Korean pianist Ko-Eun Yi, a winner of the Concert Artists Guild Competition, has earned praise for playing with “élan and fire and a surplus of bravura technique” (Cincinnati Enquirer). She has garnered numerous top prizes in her young career, including First Prize victories at the World Piano Competition in Cincinnati and the Wideman International Piano Competition in Jackson, Mississippi. The Washington Postapplauded her recent debut recital in DC: “a masterful technician … Her finger-work was immaculate, inner voices were keenly drawn out, and there was no lack of power when needed.”

Ko-Eun’s 2019-2020 season started with a break-out recital as part of Lincoln Center’s Mostly Mozart Festival, for which the New York Times praised her for being a “refined pianist” performing works of Mozart, Schuman and Brahms. Recent career highlights for Ko-Eun include US performances with the Boston Symphony, Roswell Symphony, New West Symphony and the Aspen Concert Orchestra, and internationally with the Barcelona Symphony, Jerusalem Symphony and the Seoul Philharmonic Orchestra.  She has collaborated with such conductors as Lawrence Foster, Leon Fleisher, Christopher Wilkins, and Marcelo Lehninger, as well as Benjamin Zander, with whom she toured South America playing Saint-Saëns Concerto No. 2 with the New England Youth Philharmonic Orchestra.

A compelling recitalist, Ko-Eun has given solo concerts around the US at Weill Recital Hall at Carnegie Hall and Lincoln Center’s Alice Tully Hall in NYC, the Phillips Collection in Washington, DC, the Dame Myra Hess Series in Chicago, the Bossier ‘Jam’n Bread’ Chamber Series in Shreveport, LA, the Trust Performing Arts Center in Harrisburg, PA and at Mount Holyoke College in Massachusetts, as well as internationally in Spain and Korea. At the Concert Artists Guild Competition, Ko-Eun was also awarded the Victor & Sono Elmaleh Piano Prize.

Born in Seoul, Korea, Ko-Eun Yi began her piano studies at the age of three. She earned her Bachelor and Master of Music degrees at The Juilliard School studying with Jerome Lowenthal and completed her Professional Studies degree with André-Michel Schub at Manhattan School of Music. She has also earned a Doctor of Musical Arts degree at Stony Brook University with Christina Dahl.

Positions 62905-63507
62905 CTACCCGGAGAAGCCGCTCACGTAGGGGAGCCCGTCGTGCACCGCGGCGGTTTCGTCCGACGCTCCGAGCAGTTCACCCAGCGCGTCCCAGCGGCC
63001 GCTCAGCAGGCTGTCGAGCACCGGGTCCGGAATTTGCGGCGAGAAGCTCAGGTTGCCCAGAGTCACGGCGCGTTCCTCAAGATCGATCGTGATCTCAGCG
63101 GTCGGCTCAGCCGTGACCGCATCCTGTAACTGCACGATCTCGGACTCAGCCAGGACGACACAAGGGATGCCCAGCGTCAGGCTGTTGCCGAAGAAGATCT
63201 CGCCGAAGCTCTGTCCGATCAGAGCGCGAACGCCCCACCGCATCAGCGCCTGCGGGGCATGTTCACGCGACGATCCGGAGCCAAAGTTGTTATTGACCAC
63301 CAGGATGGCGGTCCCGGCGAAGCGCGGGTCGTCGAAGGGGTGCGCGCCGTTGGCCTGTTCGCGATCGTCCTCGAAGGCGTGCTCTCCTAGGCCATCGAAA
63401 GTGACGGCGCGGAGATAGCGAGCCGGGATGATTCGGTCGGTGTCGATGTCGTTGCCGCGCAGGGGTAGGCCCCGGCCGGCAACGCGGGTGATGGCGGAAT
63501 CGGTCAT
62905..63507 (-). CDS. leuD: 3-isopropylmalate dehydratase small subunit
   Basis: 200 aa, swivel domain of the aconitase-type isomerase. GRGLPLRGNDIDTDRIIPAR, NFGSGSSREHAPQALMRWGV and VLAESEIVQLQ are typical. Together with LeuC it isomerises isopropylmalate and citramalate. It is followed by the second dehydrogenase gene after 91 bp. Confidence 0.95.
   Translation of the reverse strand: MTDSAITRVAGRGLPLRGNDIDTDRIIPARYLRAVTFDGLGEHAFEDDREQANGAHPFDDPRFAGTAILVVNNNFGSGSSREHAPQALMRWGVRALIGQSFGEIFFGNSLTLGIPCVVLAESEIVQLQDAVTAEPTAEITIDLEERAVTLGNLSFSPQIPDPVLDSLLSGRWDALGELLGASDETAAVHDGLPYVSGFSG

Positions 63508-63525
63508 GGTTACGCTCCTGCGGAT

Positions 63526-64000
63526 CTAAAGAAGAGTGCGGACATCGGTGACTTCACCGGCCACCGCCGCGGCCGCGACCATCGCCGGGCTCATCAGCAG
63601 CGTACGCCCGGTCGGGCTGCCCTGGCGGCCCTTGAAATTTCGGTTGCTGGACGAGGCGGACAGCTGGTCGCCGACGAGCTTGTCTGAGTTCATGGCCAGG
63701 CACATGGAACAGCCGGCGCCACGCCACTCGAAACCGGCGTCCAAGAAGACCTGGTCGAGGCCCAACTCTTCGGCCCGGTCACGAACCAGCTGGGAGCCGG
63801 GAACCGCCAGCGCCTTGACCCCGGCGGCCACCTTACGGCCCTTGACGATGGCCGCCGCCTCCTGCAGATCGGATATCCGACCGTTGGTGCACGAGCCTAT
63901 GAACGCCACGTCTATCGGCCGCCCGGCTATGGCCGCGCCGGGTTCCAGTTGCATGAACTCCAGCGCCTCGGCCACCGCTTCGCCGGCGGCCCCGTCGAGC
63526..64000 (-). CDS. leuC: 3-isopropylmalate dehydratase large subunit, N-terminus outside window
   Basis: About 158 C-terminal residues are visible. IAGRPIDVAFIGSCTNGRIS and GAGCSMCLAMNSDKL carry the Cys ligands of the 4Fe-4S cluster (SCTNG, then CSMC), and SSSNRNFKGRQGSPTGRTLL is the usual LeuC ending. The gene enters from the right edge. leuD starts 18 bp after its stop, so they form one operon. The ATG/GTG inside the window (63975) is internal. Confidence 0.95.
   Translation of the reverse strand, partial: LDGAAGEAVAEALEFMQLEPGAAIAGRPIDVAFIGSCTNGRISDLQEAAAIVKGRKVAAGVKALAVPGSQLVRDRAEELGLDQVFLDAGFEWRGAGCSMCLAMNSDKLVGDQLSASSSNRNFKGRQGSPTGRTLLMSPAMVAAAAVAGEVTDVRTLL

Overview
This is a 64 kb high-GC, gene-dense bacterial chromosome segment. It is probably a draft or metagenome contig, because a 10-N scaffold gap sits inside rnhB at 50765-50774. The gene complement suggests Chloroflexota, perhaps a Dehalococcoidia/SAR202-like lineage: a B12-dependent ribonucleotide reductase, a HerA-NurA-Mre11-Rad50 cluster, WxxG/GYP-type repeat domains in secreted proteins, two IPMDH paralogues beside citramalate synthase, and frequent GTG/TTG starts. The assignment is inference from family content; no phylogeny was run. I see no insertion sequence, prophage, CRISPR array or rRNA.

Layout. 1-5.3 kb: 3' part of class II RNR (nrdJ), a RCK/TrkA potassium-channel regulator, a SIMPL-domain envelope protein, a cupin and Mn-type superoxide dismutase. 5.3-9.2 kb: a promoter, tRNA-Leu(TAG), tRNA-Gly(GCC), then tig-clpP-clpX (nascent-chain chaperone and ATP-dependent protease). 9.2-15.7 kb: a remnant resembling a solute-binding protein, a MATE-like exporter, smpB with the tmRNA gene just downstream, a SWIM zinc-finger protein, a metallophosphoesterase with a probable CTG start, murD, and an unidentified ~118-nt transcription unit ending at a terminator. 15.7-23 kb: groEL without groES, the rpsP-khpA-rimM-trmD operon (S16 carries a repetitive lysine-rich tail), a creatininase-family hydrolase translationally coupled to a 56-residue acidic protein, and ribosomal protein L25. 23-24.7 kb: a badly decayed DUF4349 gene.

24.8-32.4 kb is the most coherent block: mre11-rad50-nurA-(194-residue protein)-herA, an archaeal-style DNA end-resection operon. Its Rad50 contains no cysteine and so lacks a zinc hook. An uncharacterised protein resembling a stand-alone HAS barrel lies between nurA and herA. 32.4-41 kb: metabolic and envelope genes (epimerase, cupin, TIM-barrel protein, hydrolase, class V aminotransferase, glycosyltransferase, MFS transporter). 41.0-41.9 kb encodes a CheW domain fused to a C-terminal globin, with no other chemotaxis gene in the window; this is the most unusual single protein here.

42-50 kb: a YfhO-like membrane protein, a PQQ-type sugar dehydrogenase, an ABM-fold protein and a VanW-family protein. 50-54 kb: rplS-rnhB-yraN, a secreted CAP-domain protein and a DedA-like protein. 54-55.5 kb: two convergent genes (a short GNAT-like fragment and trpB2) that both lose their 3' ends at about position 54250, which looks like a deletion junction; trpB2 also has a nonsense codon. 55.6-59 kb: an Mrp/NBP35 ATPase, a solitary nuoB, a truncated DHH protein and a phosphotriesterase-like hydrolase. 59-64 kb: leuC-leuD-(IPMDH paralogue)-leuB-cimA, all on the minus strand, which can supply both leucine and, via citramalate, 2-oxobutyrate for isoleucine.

Ko-Eun is currently based in New York City.


Prokofiev: Piano Concerto No.3, Op.26, Andante-Allegro (excerpt)

Haydn: Piano Sonata in C Major, Hob. XVI: 48, Rondo: Presto

Ravel: Une barque sur l'océan, from Miroirs

Elliott Carter: catenaires (from 2 Thoughts about the piano)

Grieg: Piano Concerto in A minor, Op. 16, Allegro moderato molto e marcato- Quasi presto- Andante maestoso

Chopin: Nocturne in G minor, Op. 37, No. 1

Szymanowski: Masques, Don Juan's Serenade

Schubert: Wanderer Fantasy in C Major, Op. 15, D. 760 (excerpt)

J.S. Bach: Prelude and Fugue in G minor, BMV 861

Liszt: Apres une lecture du Dante, fantasia quasi una sonata


  • See video Chopin Preludes, Op 28 Live at The Trust Performing Arts Center

    Chopin Preludes, Op 28 Live at The Trust Performing Arts Center

  • See video  Ballade No. 1 in G minor

    Ballade No. 1 in G minor


  • Quotes

    “…a fantasy world of shimmering sounds and colors…flawless and dazzling…”

    – Cincinnati Enquirer


    “Her finger-work was immaculate, inner voices were keenly drawn out…”

    – The Washington Post


    “…played with élan and fire and a surplus of bravura technique”

    – Cincinnati Enquirer


    “…with poise, strength, wit, and subtlety.”

    – The Boston Globe



    “…fluidity, extreme agility, and with a natural captivating elegance…”

    – El Periodico (Spain)



    “…masterful, skillful, exciting, and with joy that delicately colored the sensitivity of the music.”

    – El Periodico (Spain)


    “Her fingers flew along the keys and evoked a sense of humor, sarcasm and whimsy.”

    – Cincinnati Enquirer


    “…crisp and very fleet finger work…”

    Ventura County Star


  • Orchestral Repertoire

    JOHANN SEBASTIAN BACH : Concerto No.1 in D minor

    JOHANN SEBASTIAN BACH: Concerto No.4 in A Major

    JOHANN SEBASTIAN BACH : Concerto No.5 in F minor

    BELA BARTOK : Concerto No.3 in E Major

    BELA BARTOK : Concerto No.2 in G Major

    BELA BARTOK : Concerto No.1

    LUDWIG VAN BEETHOVEN: Concerto No. 1 in C Major, Op.15

    LUDWIG VAN BEETHOVEN: Concerto No. 2 in B-flat Major, Op.19

    LUDWIG VAN BEETHOVEN: Concerto No. 3 in C minor, Op. 37

    LUDWIG VAN BEETHOVEN: Concerto No. 4 in G Major Op. 58

    LUDWIG VAN BEETHOVEN: Concerto No. 5 in E-flat Major, Op.73